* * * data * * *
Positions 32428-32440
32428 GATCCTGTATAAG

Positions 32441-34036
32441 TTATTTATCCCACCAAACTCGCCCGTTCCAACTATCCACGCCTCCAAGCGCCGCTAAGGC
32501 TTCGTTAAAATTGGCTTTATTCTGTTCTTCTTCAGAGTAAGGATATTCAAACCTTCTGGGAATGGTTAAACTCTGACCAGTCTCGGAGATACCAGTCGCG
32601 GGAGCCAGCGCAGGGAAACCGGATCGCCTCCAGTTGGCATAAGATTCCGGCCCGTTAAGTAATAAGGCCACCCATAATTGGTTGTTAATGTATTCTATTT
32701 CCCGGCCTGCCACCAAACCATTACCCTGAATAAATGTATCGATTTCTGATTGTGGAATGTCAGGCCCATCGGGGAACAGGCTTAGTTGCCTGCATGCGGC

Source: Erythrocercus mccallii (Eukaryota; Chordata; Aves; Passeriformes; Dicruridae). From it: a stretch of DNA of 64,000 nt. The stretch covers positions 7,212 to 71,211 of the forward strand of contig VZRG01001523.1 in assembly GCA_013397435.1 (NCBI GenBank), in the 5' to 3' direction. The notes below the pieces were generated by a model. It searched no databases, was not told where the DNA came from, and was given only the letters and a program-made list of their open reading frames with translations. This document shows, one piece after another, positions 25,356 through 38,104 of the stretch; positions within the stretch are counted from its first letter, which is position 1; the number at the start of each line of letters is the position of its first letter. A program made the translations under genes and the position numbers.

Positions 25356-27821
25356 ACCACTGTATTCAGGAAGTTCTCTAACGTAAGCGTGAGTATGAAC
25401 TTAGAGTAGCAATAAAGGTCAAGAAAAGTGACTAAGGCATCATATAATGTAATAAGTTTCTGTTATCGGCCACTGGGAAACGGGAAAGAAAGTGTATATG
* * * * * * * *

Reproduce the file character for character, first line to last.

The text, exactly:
Positions 32428-32440
32428 GATCCTGTATAAG

Positions 32441-34036
32441 TTATTTATCCCACCAAACTCGCCCGTTCCAACTATCCACGCCTCCAAGCGCCGCTAAGGC
32501 TTCGTTAAAATTGGCTTTATTCTGTTCTTCTTCAGAGTAAGGATATTCAAACCTTCTGGGAATGGTTAAACTCTGACCAGTCTCGGAGATACCAGTCGCG
32601 GGAGCCAGCGCAGGGAAACCGGATCGCCTCCAGTTGGCATAAGATTCCGGCCCGTTAAGTAATAAGGCCACCCATAATTGGTTGTTAATGTATTCTATTT
32701 CCCGGCCTGCCACCAAACCATTACCCTGAATAAATGTATCGATTTCTGATTGTGGAATGTCAGGCCCATCGGGGAACAGGCTTAGTTGCCTGCATGCGGC

Source: Erythrocercus mccallii (Eukaryota; Chordata; Aves; Passeriformes; Dicruridae). From it: a stretch of DNA of 64,000 nt. The stretch covers positions 7,212 to 71,211 of the forward strand of contig VZRG01001523.1 in assembly GCA_013397435.1 (NCBI GenBank), in the 5' to 3' direction. The notes below the pieces were generated by a model. It searched no databases, was not told where the DNA came from, and was given only the letters and a program-made list of their open reading frames with translations. This document shows, one piece after another, positions 25,356 through 38,104 of the stretch; positions within the stretch are counted from its first letter, which is position 1; the number at the start of each line of letters is the position of its first letter. A program made the translations under genes and the position numbers.

Positions 25356-27821
25356 ACCACTGTATTCAGGAAGTTCTCTAACGTAAGCGTGAGTATGAAC
25401 TTAGAGTAGCAATAAAGGTCAAGAAAAGTGACTAAGGCATCATATAATGTAATAAGTTTCTGTTATCGGCCACTGGGAAACGGGAAAGAAAGTGTATATG